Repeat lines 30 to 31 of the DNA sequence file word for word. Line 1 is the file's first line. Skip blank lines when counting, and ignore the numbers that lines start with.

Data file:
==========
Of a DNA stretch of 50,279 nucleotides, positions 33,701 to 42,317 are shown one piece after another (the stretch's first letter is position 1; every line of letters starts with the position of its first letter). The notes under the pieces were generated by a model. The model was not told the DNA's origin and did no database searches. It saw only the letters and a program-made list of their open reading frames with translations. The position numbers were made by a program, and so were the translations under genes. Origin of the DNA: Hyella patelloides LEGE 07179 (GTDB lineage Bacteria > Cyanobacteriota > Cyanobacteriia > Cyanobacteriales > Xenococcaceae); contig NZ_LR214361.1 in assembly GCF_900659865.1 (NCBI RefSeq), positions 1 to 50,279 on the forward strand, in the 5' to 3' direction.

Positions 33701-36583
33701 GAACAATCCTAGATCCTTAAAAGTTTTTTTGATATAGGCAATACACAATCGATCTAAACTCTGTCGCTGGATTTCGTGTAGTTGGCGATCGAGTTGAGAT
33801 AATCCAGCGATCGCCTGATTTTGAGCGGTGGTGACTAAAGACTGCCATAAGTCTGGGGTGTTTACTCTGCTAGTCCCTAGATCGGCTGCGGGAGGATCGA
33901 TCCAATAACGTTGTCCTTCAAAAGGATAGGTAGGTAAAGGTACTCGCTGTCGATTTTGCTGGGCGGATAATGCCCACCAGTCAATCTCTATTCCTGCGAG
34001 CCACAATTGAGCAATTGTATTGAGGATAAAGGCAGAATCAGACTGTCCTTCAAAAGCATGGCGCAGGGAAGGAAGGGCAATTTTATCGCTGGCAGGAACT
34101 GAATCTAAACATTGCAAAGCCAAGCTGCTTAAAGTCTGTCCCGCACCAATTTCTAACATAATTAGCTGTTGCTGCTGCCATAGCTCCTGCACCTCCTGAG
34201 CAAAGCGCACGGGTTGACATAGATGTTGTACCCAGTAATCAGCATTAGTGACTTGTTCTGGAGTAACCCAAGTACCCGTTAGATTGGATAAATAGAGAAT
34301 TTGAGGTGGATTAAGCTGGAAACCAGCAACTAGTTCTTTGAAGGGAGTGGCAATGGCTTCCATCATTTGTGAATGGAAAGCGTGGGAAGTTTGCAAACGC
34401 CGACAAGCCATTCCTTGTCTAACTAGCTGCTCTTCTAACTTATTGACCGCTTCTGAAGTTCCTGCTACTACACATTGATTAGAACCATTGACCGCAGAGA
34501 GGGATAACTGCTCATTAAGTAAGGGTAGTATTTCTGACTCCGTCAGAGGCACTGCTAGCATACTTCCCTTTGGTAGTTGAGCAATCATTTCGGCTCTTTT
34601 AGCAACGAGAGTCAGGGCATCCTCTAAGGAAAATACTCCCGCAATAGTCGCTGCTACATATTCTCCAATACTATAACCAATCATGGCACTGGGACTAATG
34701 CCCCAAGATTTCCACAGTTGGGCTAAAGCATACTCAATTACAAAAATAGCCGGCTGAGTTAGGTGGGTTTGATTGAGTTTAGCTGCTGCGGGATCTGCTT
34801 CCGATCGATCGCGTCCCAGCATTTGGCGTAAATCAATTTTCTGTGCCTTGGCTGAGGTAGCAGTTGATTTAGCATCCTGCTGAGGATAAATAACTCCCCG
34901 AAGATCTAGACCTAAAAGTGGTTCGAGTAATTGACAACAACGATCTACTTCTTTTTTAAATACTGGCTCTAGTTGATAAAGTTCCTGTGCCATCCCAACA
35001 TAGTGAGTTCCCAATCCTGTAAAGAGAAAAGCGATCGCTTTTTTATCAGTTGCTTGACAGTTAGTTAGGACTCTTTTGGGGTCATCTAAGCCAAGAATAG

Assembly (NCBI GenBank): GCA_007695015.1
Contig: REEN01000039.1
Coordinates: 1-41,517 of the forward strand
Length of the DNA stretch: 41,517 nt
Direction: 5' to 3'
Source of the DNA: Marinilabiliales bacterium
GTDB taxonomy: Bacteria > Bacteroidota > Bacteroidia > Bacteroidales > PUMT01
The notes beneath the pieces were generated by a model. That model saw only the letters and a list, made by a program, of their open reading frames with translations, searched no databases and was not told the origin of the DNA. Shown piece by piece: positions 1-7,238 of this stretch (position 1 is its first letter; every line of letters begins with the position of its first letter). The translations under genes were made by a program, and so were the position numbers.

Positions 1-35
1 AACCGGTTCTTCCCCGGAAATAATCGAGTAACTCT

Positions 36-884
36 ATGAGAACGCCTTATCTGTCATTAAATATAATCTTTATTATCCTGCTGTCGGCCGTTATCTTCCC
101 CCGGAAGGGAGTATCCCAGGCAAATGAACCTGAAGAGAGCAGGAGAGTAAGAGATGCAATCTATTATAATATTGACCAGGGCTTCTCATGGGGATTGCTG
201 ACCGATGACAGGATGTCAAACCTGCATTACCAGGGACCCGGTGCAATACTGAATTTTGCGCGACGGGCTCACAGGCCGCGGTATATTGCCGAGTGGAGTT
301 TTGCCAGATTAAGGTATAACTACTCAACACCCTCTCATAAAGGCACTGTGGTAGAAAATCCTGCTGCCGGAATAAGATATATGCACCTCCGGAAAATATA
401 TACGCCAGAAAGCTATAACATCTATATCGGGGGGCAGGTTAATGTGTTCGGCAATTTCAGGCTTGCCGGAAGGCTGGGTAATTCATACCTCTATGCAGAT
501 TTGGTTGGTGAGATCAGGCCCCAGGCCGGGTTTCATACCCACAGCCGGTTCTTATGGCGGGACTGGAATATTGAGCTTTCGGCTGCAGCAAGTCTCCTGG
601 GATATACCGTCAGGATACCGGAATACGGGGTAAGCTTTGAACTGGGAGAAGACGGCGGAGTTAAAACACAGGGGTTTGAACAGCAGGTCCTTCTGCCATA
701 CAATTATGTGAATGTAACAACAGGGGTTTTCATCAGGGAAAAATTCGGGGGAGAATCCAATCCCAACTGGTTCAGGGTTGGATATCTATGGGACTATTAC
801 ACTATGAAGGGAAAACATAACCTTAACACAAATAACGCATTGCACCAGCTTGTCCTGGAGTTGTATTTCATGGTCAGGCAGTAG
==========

201 ACCGATGACAGGATGTCAAACCTGCATTACCAGGGACCCGGTGCAATACTGAATTTTGCGCGACGGGCTCACAGGCCGCGGTATATTGCCGAGTGGAGTT
301 TTGCCAGATTAAGGTATAACTACTCAACACCCTCTCATAAAGGCACTGTGGTAGAAAATCCTGCTGCCGGAATAAGATATATGCACCTCCGGAAAATATA